By Andrew Atkinson
Members of the public have been alerted of a bag-snatching in Quesada in an alleged incident at Mercadonna car park on November 9.
A Visa bank card with the victim’s name details was found following the incident.
Bag-snatching, along with jewellery, has been highlighted in Benidorm, Seville, Granada and Barcelona – deemed the bag snatching capital of Europe – among a plethora of towns and cities in recent times.
The civil Guard arrested a gang of robbers, who were linked to bag-snatching, in Torrevieja last month.
Incidents of bags being stolen have occurred to victims while out dining, with thieves removing bags from the back of chairs. Incidents have occurred in Los Montesinos.
Under Spanish law, if you steal something worth less than €400 (£357) it’s a falta (misdemeanour), not a delito (crime). If you are caught, you will be fined approximately €50, but however many times you re-offend, it remains a misdemeanour and as an offence it is not cumulative.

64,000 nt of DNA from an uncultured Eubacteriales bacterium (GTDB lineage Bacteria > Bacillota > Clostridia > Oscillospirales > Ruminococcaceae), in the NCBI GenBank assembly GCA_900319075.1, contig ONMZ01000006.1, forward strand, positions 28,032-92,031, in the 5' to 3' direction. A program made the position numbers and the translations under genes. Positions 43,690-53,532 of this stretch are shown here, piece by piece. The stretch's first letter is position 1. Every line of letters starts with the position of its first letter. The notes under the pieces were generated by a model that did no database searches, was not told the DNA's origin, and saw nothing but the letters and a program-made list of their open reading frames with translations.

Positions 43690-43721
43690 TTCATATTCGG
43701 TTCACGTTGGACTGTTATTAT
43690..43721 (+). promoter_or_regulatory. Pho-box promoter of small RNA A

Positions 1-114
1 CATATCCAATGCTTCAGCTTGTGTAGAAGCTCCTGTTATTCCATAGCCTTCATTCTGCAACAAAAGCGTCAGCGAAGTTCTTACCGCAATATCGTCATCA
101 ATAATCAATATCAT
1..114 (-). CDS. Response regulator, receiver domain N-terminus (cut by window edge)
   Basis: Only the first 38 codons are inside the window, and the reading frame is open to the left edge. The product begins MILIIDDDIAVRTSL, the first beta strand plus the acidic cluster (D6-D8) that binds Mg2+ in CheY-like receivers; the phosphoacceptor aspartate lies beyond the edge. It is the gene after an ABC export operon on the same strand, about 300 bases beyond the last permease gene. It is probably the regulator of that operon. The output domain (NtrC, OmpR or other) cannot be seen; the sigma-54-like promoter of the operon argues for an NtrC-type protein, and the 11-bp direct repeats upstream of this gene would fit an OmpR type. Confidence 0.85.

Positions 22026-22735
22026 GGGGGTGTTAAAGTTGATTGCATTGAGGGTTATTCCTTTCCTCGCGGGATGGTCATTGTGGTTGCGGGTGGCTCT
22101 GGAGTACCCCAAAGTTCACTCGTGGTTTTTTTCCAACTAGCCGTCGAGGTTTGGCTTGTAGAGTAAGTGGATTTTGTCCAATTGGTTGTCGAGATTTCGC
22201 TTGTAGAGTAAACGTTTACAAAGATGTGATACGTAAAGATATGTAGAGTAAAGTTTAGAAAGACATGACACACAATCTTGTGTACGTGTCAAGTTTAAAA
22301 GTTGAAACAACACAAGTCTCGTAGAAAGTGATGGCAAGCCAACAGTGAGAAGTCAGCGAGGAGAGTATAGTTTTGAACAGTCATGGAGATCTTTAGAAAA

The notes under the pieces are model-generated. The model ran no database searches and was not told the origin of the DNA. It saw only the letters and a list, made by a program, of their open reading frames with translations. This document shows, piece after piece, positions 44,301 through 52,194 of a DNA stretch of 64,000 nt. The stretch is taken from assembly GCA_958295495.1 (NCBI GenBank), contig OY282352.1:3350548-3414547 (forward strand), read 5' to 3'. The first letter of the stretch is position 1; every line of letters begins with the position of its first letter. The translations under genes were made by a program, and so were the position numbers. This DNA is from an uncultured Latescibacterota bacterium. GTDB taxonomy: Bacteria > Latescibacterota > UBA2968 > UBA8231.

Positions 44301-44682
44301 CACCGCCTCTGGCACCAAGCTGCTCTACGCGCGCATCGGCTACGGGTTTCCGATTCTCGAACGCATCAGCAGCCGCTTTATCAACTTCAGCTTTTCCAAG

The police find it demoralising, knowing that when they arrest a culprit he/she will be back on the streets, within hours.
There have been moves to change the law but the legal system is rife with serious cases, so it has yet to proceed, making bag-snatching and pickpocketing crimes to carry on, unabated.
All the city and town authorities can do is warn people of the risks. Despite all the warnings, many people remain to have their wallets in their back pockets, handbags draped over the back of the chair in a bar, or a camera or mobile on the table.
Never leave a rucksack or bag in the floor in a cafe or restaurant. You can buy hooks for attaching them to tables. Use money belts for keys, cards and cash.
Never stop if anyone asks for directions, or if anyone offers to remove bird excrement from you. Never have a wallet in front or back pockets.
Victims have been robbed at airports and train stations – and from the use of selfie sticks near cash machines – recording pin numbers being keyed in.